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CGS: GameLab's Zimmerman Says Casual Games are Dead (Sort Of)

You can’t make money making casual games, said GameLab's Eric Zimmerman at GDC -- low royalties, tons of middlemen, a hugely saturated market, ever-increasing production values, and now big publisher competition -- imploring his audience to take more desi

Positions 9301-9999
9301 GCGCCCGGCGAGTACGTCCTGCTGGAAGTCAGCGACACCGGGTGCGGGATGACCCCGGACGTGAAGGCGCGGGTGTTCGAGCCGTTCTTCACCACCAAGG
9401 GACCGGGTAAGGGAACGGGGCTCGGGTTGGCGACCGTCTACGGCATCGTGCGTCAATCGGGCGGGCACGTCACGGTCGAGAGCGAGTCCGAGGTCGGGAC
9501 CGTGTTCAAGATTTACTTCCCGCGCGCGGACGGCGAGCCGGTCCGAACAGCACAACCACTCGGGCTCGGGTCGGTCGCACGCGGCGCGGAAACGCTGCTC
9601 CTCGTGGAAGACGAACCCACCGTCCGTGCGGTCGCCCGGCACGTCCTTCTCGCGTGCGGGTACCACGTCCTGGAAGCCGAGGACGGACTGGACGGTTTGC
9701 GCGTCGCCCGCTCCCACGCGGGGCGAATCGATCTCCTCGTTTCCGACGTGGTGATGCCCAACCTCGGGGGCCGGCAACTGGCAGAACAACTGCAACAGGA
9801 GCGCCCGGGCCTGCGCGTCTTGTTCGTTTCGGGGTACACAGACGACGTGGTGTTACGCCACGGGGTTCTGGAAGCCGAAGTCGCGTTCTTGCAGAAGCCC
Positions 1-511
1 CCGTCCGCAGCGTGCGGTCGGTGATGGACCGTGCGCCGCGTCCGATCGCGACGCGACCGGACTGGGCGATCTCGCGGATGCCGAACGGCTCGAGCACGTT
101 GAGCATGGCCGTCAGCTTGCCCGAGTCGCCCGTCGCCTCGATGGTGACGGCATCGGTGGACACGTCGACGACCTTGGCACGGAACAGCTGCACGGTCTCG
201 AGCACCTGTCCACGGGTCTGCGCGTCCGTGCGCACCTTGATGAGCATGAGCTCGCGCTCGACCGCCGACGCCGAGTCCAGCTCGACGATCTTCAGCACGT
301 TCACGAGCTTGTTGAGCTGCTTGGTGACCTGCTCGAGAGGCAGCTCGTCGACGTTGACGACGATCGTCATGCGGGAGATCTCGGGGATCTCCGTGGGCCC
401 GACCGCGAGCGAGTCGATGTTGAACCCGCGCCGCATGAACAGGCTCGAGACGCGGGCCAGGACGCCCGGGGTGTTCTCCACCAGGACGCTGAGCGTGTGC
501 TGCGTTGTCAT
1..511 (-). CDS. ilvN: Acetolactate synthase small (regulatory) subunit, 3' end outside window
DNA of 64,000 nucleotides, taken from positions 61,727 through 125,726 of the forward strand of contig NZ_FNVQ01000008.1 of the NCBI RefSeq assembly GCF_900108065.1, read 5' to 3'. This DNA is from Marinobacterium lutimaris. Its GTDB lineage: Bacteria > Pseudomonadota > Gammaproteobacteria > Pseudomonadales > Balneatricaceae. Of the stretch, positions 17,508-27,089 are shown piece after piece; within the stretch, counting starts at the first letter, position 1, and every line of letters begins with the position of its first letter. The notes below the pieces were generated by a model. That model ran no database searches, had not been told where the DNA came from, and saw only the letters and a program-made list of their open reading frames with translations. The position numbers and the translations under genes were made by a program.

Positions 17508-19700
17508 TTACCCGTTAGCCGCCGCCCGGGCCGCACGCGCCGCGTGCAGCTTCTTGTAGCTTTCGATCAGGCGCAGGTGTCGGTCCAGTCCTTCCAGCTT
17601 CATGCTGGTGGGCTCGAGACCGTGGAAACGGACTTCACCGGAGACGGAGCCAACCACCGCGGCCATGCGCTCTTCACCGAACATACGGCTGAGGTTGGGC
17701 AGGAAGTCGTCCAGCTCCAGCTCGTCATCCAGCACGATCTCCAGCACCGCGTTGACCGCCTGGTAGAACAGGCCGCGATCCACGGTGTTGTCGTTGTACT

Eric Zimmerman of Gamelab is disgruntled with the state of causal games. “I’m surprised by the optimism in the talks so far,” he began. Although he admits an obituary is premature, the field is both financially and creatively dead. You can’t make money making casual games, Zimmerman said. It’s a broken business model for developers, with low royalties, a ton of middlemen, a high turnover of software, a hugely saturated market, and ever-increasing production values, therefore production cost. Finally, now that the casual industry is no longer just a little club in a back room, the “big boys” like EA have shouldered their way in, driving independent developers ever more to the periphery. On the creative end, “Casual games began with a promise.” They were meant to be a meritocracy, Zimmerman said; smaller in scope, and therefore more conducive to experimentation than big-budget mainstream games. Instead, the field has “almost become a parody of itself… The degree of shameless clones seems, to my eye, to be more prevalent than other sectors of the game industry… I’m not seeing that innovation is rewarded.” What Are Main Streams? Deepening the problem is what Zimmerman sees as a “misunderstanding of what mass-market means.” In other media, there is no concept of one movie, one song, one show that appeals to everyone, yet there is this concept that a solid, salable game must do so. “We’ve had trouble figuring out who’s buying our games.” The result is an industry plagued by “watered-down, risk-adverse content.” Though this is a problem throughout the game industry, in the causal sector it is “particularly egregious.” “Where do we go from here?” Zimmerman asked. Well, we can find new funding models. Stuffed animals have, bizarrely enough, turned out to be one of the more progressive and successful resources in a while. Other ideas are investors in individual games – as happens with feature films – or schmoozing for grant money. Beyond that, the industry needs to take more design risks; to be smarter about the market. How do games fit into people’s lifestyles? If there’s going to be a casual game industry, its audience should be all the people who bought The Sims -- people who don’t own an Xbox, yet neither do they resort to Yahoo! for their entertainment. Developers should be courting the Netflix/Facebook/Amazon.com demographic. And Now for the Encouragement “We can do this!” Zimmerman exclaimed. “The casual game industry is no longer in this nascent stage where we don’t know what we’re doing.” Furthermore, causal developers are skilled in ways that mainstream game developers often overlook. They know about addictive gameplay, about “thinking small” (conceptually and practically), and about drawing users. Finally, casual developers know a heck of a lot about non-gamers, which in a sense puts them ahead of the mainstream – which is still more or less caught chasing its own tail, placating an audience of existing gamers. “We’ve some things to bring to the table, and that’s what we need to use.”

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